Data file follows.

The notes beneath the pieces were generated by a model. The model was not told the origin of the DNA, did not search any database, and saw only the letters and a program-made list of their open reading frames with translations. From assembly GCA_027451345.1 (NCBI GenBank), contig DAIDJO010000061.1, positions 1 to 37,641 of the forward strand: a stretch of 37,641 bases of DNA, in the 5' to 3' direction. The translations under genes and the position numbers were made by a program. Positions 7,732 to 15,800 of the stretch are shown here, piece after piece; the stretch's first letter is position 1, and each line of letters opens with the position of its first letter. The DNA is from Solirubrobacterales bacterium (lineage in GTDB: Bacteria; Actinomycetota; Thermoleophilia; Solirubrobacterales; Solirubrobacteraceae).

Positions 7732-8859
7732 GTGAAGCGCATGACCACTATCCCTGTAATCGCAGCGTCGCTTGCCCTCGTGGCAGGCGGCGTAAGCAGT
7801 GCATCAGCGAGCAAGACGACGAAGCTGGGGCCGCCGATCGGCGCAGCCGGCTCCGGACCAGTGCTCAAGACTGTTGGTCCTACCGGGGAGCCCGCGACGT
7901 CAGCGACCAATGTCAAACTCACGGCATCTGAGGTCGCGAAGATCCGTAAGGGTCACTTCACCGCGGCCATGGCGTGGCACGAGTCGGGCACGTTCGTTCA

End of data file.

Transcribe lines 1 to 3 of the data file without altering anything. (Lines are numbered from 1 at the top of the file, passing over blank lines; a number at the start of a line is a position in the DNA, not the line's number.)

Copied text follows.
The notes beneath the pieces were generated by a model. The model was not told the origin of the DNA, did not search any database, and saw only the letters and a program-made list of their open reading frames with translations. From assembly GCA_027451345.1 (NCBI GenBank), contig DAIDJO010000061.1, positions 1 to 37,641 of the forward strand: a stretch of 37,641 bases of DNA, in the 5' to 3' direction. The translations under genes and the position numbers were made by a program. Positions 7,732 to 15,800 of the stretch are shown here, piece after piece; the stretch's first letter is position 1, and each line of letters opens with the position of its first letter. The DNA is from Solirubrobacterales bacterium (lineage in GTDB: Bacteria; Actinomycetota; Thermoleophilia; Solirubrobacterales; Solirubrobacteraceae).

Positions 7732-8859
7732 GTGAAGCGCATGACCACTATCCCTGTAATCGCAGCGTCGCTTGCCCTCGTGGCAGGCGGCGTAAGCAGT